Literary agency Peters Fraser & Dunlop (PFD) has launched a spin-off digital publishing business, Ipso Books, to publish both backlist and frontlist writers. The move follows similar ventures by other agencies: Ed Victor Ltd launched Bedford Square Books in 2011, and Curtis Brown set up Studio 28 last year.
The publishing wing is to be run by Robert Caskie, chief operating officer at PFD. The debut list, launched in September 2015, draws on the crime literary estates managed by the agency, including e-book only titles from Eric Ambler, Margery Allingham, and John Creasey. Caskie said the publisher was also looking for the best in contemporary genre fiction and timely, original non-fiction, and was "actively committed to identifying and developing new talent". Up to now the agency has published a range of e-books using Amazon’s White Glove initiative, but this latest development sees it significantly enhance its publishing activities.
Caskie said the publisher was inspired by its success with publishing backlist titles from estates, with Caskie using the publishing as a way of further growing their author brands, through the use of social media and author-specific websites.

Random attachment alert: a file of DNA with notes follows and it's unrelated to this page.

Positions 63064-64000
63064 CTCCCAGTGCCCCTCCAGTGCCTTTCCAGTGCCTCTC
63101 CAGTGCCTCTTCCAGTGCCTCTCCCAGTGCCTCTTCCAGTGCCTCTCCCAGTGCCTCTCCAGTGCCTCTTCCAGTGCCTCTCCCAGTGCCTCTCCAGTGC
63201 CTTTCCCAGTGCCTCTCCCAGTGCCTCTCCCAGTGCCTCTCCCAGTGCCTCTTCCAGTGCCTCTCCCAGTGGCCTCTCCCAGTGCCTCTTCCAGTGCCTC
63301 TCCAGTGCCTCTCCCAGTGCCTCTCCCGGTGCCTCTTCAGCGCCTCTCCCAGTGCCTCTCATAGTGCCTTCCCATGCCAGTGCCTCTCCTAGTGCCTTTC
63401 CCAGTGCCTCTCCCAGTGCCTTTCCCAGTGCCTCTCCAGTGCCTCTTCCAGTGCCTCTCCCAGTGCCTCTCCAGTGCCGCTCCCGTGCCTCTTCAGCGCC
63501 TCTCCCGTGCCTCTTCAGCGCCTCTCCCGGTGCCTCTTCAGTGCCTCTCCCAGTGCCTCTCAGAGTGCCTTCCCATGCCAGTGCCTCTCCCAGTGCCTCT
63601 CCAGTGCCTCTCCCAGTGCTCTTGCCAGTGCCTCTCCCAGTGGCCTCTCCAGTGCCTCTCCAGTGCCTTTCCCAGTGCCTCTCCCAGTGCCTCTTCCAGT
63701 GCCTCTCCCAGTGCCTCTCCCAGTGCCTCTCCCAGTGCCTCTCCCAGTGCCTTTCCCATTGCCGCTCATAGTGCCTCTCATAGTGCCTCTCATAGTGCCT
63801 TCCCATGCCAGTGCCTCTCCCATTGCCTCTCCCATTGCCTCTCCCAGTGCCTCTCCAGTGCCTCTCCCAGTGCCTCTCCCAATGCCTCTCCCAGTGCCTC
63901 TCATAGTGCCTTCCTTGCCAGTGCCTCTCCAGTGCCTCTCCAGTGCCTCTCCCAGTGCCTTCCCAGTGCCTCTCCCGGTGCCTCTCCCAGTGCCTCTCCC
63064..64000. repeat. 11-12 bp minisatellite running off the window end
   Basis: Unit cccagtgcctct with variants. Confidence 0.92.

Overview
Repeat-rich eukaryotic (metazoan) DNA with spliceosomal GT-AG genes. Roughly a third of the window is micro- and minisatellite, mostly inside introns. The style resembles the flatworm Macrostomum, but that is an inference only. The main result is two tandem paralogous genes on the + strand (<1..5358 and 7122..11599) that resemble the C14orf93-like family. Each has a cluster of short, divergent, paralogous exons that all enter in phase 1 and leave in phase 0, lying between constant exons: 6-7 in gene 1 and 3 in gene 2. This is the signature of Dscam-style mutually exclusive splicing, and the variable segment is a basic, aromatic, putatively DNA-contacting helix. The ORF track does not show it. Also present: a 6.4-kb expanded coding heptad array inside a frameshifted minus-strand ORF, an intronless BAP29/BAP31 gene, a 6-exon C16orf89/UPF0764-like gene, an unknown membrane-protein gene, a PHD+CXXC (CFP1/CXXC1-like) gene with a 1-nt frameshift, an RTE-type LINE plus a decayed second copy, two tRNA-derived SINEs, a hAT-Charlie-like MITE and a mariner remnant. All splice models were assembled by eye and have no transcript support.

"From the estates there are books that publishers couldn’t publish in print, but which we thought ought to be exploited digitally. Working with Amazon on White Glove has given us the springboard: both they and Apple are really keen on original e-content, and very keen to grow and develop the digital market. Through working on the estates, we also now have access to a social media consultant, jacket designers, and copy editors and it made sense to also offer those skills to new writers."
For starters, Ipso intends to republish a re-edited version of Francis Cottam’s The Colony, and has commissioned two further sequels from the author. Cottam is agented by Caroline Michel chief executive of PFD, and Caskie said he would consider approaching other PFD clients if their output could not be fully handled by a publisher. In the case of the estates, print and e-book rights have been sold to a number of publishers, but not all the publishers wanted to re-publish the full backlists digitally so Ipso stepped in. Ipso Books will offer writers 50% of "whatever we receive from the retailer".
Caskie said the business was looking for short-form non-fiction, and series fiction, particularly if it challenged previously accepted publishing forms. He said there was also opportunity to use the medium to challenge the book form, both in terms of content and length. "The form of the book is going to advance and change quite a lot over the next few years. This is an immensely interesting area, and can be truly pioneering." Caskie said there was also an opportunity around graphic novels and illustrated books, which so far have under performed digitally, but which, according to Caskie, both Apple and Amazon are keen on publishers developing.
Caskie is to speak at this years FutureBook Conference (4th December) on author-specific publishing and growing brands online. For more information and to book tickets click here.